There are currently no games on AMD’s black list, but AMD will disable support for any troublesome game it discovers until it determines the cause for the problem, and implements a fix. Makedon said Chill is the second-most-voted feature by users through the Radeon software

Enhanced Sync

Considered as the “poor man’s FreeSync,” this feature enables FreeSync-style framerate control on any non-FreeSync monitor. The big news here is that Enhanced Sync is now supported on all Radeon cards and discrete chips that are based on the GCN architecture. It also now supports games that use Vulkan, multiple-GPU configurations, and Eyefinity multidisplay technology. Serving as the most-voted feature by gamers, it now available on laptops, too.

Radeon ReLive Part One

This is where the meatiest update comes into play, and starts with a new feature that actually resides next to the ReLive tab: Connect. This new area is divided into three tabs: Gallery, Accounts, and Resource Center.

This is essentially a hub for your ReLive gallery so you can manage, organize, and upload your recorded gameplay and screenshots. You can view and trim your video captures and images, and share those moments on social networks. You can also queue video uploads to multiple platforms if needed.

A control center where you manage all social accounts for streaming and uploading purposes. Supported networks include Facebook, YouTube, Twitch, Mixer, StageTen, Twitter, Sina Weibo, and more.

Toronto-based StageTen is the latest service added to ReLive broadcast roster, and serves as the “premium” editing and broadcasting tool versus AMD’s “basic” ReLive features. According to Makedon, this new partner is the ideal solution if you want to stream on multiple channels, perform live editing, use advanced filters, and make loads of cash.

Resource Center
Makedon said this section will not be used for advertisements. Instead, you’ll find “informative articles,” real-time Radeon updates, and instructional how-to videos.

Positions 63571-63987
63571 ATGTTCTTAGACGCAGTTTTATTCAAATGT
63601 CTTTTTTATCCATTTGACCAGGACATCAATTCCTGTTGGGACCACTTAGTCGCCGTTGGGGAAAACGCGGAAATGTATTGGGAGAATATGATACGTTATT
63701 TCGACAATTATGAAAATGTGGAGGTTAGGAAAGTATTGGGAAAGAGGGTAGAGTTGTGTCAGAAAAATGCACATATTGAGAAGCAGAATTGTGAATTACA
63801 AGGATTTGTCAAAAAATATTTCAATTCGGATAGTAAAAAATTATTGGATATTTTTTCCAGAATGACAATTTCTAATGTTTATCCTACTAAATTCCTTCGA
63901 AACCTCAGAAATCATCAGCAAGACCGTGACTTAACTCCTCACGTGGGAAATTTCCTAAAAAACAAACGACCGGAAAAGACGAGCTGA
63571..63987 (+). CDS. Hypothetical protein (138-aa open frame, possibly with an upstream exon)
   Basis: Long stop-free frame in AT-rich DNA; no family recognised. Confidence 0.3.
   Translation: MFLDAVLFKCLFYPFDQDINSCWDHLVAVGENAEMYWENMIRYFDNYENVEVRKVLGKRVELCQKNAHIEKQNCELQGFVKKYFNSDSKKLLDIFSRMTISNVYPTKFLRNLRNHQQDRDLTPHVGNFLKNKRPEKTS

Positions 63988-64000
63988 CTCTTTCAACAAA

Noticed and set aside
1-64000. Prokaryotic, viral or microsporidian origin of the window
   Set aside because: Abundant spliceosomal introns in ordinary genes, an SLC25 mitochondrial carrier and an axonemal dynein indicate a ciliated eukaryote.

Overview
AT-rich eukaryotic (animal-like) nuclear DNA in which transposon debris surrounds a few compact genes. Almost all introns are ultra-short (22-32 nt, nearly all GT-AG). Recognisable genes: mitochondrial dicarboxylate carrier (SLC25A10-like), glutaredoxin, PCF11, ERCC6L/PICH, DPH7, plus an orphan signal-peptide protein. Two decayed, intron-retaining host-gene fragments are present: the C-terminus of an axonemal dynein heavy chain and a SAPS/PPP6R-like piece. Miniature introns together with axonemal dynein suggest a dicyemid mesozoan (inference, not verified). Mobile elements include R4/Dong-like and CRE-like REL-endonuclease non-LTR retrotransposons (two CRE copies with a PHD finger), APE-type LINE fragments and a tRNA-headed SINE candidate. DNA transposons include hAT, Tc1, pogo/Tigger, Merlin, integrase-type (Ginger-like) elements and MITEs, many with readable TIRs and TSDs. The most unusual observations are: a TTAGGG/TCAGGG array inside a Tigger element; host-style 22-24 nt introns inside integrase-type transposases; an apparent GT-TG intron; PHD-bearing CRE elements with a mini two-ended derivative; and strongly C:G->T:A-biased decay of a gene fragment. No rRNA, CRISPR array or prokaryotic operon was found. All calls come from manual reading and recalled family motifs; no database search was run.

Radeon ReLive Part 2

Now we’ve arrived the ReLive prime. The changes and updates are many, so we’ve broken them down for easy consumption.

In-game chat integration
Rather than needing a second screen or PC to see all the comments stemming from your stream, they now appear in-game on your display. This feature supports Twitch, Facebook, Mixer, and YouTube. Facebook actually helped AMD bring Facebook Live chat to Radeon ReLive.

Improved gameplay performance
Examples include a 0.69 performance impact in Rocket League versus 1.86 percent using Crimson ReLive Edition 17.11.1, and 4.26 percent using GeForce Experience Battlefield 1 now experiences a 2.13 percent performance impact versus the pervious 3.15 percent performance drop.

Vulkan support
Games include DOOM, Wolfenstein II: The New Colossus, DOTA 2, and The Talos Principle.

Borderless Region Capture Support
Up until now, ReLive only captured the entire screen. But with Adrenalin Edition, gamers can now capture what they want, such as an entire window, or a specific region of the screen.

Chroma Key Support
This is a feature that blocks out a specific color in your webcam feed. Typically, streamers drape a green or blue background on the wall behind them, and streaming software can convert that solid color into a transparency, so all gamers see is your pretty face in an overlay. ReLive now includes this ability, and will remove all solid RGB backgrounds. You can also fine-tune the transparency with color-removal strength presets to help filter out unwanted folds in your background.

AMD Eyefinity Technology Support